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Caching refers to the short-term storage of files, such as images and web pages, so that the same files don't have to be loaded every time a page is viewed. This typically speeds up the experience for the user as it reduces the amount of data that has to be loaded. Caching can happen in a number of places. For example your web browser can cache files so it doesn't have to download all of the files all over again on a page you have visited before.
A Content Delivery Network (CDN) such as Cloudflare will also cache files on a larger scale, so that after a file has been accessed on behalf of one user, the same file can be stored on their servers for other users too, without having to make additional requests to the origin server. By caching in this way, CDNs can reduce the time it takes to provide a cached file to the user.
One potential issue with caching is that it can lead to a situation where changes can be made to a site without that change being immediately visible to the site's visitors. This can happen whether the site has been cached by a web browser or by a server.
Although there are normally instructions in place to prevent caching from becoming problematic in this way, this can be a particular issue with cascading style sheets (CSS). If you're using CloudFlare with your site, they will cache your CSS for a long time. This means that if you make changes to your CSS, it will take a while before seeing them on the live site.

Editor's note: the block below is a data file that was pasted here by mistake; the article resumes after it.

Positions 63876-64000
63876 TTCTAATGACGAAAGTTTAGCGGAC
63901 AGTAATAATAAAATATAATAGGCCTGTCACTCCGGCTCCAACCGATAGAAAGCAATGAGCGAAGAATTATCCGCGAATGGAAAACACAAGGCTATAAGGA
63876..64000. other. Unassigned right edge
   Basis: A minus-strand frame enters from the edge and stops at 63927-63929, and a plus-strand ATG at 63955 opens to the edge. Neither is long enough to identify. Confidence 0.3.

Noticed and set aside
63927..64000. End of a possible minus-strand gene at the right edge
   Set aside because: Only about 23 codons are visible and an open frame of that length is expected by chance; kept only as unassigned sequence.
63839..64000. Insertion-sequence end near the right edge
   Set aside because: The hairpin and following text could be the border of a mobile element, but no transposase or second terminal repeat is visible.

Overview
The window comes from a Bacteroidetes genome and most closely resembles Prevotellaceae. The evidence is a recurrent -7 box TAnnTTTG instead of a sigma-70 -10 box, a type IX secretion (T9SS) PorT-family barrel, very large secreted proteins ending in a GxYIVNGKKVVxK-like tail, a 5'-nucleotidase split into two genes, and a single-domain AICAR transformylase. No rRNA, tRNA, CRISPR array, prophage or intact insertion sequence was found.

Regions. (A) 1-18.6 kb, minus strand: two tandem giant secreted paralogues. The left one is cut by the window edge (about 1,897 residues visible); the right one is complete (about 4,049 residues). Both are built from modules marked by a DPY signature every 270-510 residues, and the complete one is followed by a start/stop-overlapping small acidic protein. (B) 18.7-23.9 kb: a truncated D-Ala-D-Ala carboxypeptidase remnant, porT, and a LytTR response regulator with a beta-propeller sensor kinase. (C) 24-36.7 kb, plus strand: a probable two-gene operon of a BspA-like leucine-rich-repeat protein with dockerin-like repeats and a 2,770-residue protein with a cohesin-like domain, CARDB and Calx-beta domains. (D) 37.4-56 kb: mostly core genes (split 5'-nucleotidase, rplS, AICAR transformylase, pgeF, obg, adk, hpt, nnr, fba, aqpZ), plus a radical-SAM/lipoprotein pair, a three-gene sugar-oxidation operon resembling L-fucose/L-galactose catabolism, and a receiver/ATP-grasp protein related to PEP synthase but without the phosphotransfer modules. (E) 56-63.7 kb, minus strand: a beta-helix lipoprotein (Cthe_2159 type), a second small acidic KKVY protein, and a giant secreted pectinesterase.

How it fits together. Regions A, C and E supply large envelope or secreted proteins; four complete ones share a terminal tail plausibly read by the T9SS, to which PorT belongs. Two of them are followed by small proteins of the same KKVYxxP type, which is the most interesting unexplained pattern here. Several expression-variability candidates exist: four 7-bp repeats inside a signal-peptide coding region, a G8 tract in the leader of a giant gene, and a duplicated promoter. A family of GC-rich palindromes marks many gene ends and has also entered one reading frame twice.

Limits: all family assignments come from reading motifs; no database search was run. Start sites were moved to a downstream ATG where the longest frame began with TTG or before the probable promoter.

This can be solved by altering the reference to your CSS file in the HTML for the given page so that a novel query string is added - for example altering "example.css" to "example.css?v=2.2.2". This typically causes both CDNs and web browsers to behave as though it's a new file that they haven't downloaded before - even if they have.
In the example given, CloudFlare will place on hold its usual assumption that "example.css" is the same file that it has always been using, and make a completely new request to the origin server to get the latest copy of the file.
The origin server will ignore the query string "?v=2.2.2", but will nevertheless provide the latest version of the file. The next time "example.css" is updated, this can be changed to "example.css?v=2.2.3" - or to any number the publisher prefers - so that the CloudFlare will once again obtain the latest version.
More details about this strategy can be found here.